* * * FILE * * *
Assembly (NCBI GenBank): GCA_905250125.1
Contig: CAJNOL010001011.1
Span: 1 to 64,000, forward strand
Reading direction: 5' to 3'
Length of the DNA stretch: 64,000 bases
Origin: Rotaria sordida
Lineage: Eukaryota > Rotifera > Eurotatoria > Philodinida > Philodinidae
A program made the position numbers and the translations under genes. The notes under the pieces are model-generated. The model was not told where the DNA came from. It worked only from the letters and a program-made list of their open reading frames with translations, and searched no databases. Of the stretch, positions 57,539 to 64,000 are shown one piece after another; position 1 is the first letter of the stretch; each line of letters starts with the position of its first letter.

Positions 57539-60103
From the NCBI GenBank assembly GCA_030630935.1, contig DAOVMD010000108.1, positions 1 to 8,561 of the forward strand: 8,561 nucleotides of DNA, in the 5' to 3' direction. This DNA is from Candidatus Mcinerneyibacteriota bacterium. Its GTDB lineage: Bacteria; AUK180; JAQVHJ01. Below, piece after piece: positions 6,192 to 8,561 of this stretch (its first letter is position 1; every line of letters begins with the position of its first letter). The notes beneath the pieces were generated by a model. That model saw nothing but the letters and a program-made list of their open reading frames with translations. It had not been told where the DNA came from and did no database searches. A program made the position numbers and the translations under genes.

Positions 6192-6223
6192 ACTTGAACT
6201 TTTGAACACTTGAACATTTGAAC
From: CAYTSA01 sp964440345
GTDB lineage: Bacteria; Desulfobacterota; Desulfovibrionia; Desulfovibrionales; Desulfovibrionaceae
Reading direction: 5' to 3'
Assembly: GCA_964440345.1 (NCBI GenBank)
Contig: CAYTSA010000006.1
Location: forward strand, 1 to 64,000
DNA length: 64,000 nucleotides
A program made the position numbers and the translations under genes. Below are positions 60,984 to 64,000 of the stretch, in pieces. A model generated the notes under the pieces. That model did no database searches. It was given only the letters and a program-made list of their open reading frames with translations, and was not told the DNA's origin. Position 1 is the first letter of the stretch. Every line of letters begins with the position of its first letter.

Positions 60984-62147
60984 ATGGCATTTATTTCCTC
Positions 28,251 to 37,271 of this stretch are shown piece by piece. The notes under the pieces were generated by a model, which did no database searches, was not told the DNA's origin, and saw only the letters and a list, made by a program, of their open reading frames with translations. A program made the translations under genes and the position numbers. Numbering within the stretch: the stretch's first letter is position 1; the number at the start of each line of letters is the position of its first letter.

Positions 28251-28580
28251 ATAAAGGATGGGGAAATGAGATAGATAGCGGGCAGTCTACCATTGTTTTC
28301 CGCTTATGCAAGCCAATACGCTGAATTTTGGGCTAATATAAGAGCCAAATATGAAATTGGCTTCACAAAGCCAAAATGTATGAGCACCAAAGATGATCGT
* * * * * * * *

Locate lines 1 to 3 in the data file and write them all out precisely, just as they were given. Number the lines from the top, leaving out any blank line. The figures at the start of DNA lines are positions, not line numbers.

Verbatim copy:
Assembly (NCBI GenBank): GCA_905250125.1
Contig: CAJNOL010001011.1
Span: 1 to 64,000, forward strand